Cornell College concert features piece that combines physics, philosophy and musicApril 7, 2014
Fate or physics? Martin Hearne was searching for the right piece for the Cornell College Chamber Orchestra to perform, when he saw a name he’d read earlier that day in a newspaper column: Richard Feynman.
The legendary physicist and Nobel Prize winner is perhaps best known as the man who solved the mystery of the Challenger disaster. His curiosity about the world at large inspired composer Michael Gandolfi to write “QED: Engaging Richard Feynman,” an epic 22-minute piece, which was the first result on Hearne’s search. When he listened to it, Hearne knew it was the right choice.
The Cornell Chamber Orchestra and Concert Choir will perform “QED” at 7 p.m. Sunday, April 27, in King Chapel. This is only the second time this ambitious piece has been performed.
Gandolfi drew from a 1981 BBC interview with Feynman, where the scientist talks about finding and understanding the beauty of the world.
During the performance, the choir will sing selections of text from Walt Whitman, Ralph Waldo Emerson, Emily Dickinson, Siegfried Sassoon, Irish poet Joseph Campbell, and Gertrude Stein to further illuminate Feynman’s deep sense of curiosity, humor, and wonder.
Lisa Hearne, music professor and director of the concert choir, said the piece is almost like a film score in its structure and epic scale.
“This performance really shows what the Cornell College music program is capable of,” she said. “Our students are dedicated musicians in addition to the other aspects of their studies, and they are able to perform amazingly ambitious, high-level pieces because of that dedication.”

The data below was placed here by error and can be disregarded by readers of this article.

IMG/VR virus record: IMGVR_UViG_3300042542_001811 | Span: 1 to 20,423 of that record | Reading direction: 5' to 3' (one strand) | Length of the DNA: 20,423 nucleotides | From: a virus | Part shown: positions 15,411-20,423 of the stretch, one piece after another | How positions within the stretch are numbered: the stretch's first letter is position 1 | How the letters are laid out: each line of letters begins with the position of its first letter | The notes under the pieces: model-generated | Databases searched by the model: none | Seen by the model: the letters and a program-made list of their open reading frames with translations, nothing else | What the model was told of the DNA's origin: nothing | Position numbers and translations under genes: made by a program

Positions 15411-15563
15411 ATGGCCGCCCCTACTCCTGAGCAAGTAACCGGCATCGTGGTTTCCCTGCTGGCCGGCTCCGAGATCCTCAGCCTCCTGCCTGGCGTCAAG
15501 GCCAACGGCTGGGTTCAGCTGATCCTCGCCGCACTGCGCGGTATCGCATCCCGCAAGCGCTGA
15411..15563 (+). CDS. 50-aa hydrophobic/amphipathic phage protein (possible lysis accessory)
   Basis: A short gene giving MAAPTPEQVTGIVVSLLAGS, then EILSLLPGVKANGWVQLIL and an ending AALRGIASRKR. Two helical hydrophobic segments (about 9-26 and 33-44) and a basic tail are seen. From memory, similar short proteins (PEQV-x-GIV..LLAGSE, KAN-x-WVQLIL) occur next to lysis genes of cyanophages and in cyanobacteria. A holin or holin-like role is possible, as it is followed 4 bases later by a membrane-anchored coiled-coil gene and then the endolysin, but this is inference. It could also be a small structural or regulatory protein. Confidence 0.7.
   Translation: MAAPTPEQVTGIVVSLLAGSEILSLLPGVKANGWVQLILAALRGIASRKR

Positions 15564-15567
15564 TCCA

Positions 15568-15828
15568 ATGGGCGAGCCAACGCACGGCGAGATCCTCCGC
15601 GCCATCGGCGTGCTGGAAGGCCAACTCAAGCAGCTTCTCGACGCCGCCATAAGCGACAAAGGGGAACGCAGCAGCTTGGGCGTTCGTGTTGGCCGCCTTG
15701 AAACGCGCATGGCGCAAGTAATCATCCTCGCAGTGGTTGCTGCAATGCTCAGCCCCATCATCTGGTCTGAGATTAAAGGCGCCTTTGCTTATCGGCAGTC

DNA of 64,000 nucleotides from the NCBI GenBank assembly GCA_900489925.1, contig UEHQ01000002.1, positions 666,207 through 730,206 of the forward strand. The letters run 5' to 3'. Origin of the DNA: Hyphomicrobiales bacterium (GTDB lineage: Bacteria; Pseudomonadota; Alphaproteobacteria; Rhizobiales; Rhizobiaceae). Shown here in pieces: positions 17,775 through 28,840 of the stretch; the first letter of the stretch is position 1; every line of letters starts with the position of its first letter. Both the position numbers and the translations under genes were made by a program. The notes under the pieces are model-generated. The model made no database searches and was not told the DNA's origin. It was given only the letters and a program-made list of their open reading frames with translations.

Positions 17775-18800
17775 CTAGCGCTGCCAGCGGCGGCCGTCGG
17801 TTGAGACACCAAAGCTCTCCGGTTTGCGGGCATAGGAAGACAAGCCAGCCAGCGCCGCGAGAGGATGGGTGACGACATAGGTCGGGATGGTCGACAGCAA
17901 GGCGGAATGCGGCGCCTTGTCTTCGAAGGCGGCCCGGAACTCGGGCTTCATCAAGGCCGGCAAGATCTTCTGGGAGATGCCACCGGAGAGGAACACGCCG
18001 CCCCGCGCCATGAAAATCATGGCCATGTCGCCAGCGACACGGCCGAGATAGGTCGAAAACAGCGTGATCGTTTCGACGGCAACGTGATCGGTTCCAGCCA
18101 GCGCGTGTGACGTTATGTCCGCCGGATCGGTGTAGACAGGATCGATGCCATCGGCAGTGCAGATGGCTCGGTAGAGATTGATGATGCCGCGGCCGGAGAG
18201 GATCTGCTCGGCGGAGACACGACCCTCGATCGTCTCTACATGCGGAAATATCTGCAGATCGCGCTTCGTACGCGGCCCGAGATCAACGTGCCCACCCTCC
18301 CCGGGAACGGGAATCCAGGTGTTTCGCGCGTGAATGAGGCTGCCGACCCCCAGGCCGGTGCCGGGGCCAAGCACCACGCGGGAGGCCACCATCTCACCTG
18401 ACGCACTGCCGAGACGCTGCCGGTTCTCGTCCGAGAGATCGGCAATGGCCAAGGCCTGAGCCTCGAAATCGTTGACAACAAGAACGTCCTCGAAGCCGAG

The piece calls for an extremely large orchestra and choir, and in addition to students, includes faculty members from outside the music department, including physics professor Lyle Lichty, theatre professor Jim VanValen, and math professor Ann Cannon; music department faculty and adjunct instructors; Cornell College Dean Joe Dieker; and several alumni, along with a selection of professional musicians.
The piece was premiered in 2010 by the Atlanta Symphony Orchestra, but the composer made revisions to the score, and this is the first time those revisions will be performed.
“The students are excited to be pioneers,” said Martin Hearne, music professor and director of the chamber orchestra, “and they’re excited to be sitting next to professional musicians in the orchestra.”
Segments of the BBC interview that inspired the piece will be projected behind the performers, making a complete multimedia experience.
In addition to “QED,” the orchestra will perform Walter Piston’s “The Incredible Flutist,” another large work which will involve students, community, and faculty. One of the great but lesser-known works of the 20th century, the piece begins in a sleepy village and paints the picture of the excitement building as the circus comes to town.
The choir will perform “Song for Athene,” an a capella piece by English composer John Tavener that’s perhaps best known for being sung during the funeral service for Diana, Princess of Wales.
A post-concert reception for the audience and performers will be held in the Thomas Commons.
Lisa and Martin Hearne were on the KCCK show “Culture Crawl” on April 10 to talk about the concert. A podcast of that show is available for download.
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